Preparing Octopress

This plugin requires httparty, a cool gem that makes HTTP requests easy. It also requires json, which is likely installed. We’ll double check by adding it anyway. To install it, simply remove your Gemfile.lock, and to your Gemfile add the lines below, and run a bundle install. You can’t just use gem install to do it.

gem 'httparty'
gem 'json'

Preparing Jekyll

*If you didn't install httparty and json above, do it here with:*
gem install httparty json

You’ll need the plugin files. Using some cool git submodules, we can add them in where needed and you can update on demand. For octopress, these are the paths, assuming you are in your octopress folder.

git submodule add https://github.com/trident523/jekyll-DiscourseBestOf.git plugins/discourse
git submodule add https://github.com/trident523/js-discourseBestOf.git source/javascripts/js

For just jekyll:

git submodule add https://github.com/trident523/jekyll-DiscourseBestOf.git _plugins/discourse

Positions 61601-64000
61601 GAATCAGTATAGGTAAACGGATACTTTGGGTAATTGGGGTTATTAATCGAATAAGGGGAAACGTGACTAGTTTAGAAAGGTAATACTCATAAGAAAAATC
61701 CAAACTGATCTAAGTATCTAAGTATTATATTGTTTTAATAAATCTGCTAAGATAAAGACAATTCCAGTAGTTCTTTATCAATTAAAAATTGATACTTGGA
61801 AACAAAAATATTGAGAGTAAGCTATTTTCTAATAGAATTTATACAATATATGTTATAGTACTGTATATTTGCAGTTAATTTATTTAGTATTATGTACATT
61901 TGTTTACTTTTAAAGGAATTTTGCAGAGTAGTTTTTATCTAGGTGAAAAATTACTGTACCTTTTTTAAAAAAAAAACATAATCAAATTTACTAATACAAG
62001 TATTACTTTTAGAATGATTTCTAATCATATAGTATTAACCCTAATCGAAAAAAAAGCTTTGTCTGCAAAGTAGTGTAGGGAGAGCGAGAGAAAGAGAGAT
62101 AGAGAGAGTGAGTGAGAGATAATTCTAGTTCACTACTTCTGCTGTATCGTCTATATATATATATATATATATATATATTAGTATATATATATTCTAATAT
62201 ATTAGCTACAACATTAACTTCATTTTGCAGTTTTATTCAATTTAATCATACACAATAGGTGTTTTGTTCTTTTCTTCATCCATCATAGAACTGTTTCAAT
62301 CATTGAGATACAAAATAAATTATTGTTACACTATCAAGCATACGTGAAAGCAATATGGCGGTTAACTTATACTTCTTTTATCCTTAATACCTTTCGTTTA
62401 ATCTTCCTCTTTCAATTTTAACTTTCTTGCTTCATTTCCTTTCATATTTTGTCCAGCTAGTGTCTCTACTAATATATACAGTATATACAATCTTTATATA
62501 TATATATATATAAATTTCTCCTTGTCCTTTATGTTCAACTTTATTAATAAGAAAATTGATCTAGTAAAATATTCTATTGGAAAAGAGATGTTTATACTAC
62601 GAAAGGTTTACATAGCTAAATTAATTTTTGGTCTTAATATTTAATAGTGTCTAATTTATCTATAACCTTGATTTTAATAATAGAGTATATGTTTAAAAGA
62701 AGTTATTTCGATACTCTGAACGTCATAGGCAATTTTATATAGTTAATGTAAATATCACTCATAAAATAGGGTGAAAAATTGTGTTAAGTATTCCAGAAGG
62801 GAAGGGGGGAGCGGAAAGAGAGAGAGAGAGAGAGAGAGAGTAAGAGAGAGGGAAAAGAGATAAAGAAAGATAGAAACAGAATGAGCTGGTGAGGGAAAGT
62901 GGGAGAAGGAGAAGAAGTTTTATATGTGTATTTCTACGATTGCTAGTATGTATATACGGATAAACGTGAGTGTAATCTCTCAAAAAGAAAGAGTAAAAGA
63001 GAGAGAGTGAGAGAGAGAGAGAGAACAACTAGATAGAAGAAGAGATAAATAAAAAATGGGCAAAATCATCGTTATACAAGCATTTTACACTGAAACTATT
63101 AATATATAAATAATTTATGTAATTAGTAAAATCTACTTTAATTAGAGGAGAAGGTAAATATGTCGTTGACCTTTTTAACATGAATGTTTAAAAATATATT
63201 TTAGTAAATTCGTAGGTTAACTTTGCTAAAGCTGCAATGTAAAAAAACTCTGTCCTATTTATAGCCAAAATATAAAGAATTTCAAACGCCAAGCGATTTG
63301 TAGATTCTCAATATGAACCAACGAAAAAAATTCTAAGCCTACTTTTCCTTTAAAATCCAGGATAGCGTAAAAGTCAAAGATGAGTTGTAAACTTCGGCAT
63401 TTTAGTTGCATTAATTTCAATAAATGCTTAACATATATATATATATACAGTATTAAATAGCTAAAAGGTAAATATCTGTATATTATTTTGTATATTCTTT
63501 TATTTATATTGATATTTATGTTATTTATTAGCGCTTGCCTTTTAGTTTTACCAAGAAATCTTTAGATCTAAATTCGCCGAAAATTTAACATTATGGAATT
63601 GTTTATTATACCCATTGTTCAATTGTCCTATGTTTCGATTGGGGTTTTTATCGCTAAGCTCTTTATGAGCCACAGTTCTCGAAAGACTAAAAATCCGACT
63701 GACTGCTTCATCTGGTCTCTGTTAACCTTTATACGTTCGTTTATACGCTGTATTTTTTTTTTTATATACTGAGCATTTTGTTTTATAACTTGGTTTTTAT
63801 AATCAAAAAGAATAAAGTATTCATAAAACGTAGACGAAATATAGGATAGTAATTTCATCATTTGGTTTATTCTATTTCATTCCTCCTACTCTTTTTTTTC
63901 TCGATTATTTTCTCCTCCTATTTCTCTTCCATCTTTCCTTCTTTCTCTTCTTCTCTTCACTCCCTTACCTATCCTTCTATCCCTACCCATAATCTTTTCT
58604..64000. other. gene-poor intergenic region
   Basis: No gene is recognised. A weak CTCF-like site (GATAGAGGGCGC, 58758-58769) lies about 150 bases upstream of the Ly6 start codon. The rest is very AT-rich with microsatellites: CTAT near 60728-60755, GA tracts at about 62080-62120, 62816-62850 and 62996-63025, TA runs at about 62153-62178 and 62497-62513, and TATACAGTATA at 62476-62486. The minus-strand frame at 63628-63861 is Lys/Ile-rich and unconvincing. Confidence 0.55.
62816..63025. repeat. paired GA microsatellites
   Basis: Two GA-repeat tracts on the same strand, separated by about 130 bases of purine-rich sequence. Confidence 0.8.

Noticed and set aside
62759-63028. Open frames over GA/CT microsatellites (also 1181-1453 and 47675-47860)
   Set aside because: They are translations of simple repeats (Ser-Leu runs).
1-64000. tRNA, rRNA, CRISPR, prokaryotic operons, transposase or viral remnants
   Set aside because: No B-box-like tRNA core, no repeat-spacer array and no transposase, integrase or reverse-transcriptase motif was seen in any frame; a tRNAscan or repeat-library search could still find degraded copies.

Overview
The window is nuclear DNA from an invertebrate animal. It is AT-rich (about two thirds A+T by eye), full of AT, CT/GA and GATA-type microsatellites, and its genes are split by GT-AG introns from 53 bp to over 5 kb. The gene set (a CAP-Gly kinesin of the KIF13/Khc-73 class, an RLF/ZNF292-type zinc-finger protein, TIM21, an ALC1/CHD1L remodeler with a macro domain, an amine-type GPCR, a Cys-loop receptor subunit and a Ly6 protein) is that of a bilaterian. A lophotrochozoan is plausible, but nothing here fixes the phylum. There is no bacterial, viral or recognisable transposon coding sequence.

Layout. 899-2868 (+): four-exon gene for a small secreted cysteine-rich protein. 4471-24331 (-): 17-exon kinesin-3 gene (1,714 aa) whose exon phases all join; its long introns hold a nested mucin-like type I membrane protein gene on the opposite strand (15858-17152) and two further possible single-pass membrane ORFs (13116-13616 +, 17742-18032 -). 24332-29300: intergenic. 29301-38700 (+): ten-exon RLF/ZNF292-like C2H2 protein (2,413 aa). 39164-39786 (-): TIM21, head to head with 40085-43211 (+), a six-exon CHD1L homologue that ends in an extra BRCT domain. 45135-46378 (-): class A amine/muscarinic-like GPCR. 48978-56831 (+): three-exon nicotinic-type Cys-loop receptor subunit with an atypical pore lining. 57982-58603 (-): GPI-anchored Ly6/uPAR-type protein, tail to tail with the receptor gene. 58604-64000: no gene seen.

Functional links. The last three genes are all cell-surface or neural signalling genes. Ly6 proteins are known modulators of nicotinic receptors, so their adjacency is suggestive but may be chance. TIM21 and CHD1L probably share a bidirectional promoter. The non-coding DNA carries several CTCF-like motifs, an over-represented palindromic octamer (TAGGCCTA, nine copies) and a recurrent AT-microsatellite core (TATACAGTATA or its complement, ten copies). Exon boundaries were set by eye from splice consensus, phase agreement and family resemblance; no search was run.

git submodule add https://github.com/trident523/js-discourseBestOf.git javascripts/js

Now, if you want the latest version just run git submodule update. Easier than it used to be! Remember when updating that the javascript file will need the correct URL.

Next, we need to add the liquid tag to one of your layouts. Edit _layouts/post.html to include

<script type="text/javascript" src="javascripts/js/js-discourse.js"></script>
<div id="comments" {% discourse_comments %}></div>

When the pages are created, this will add an attribute to the div tag called “tid”, which holds the related topic ID. We’re also loading the script right before it. This should probably be moved to your header instead, but for now let’s keep moving.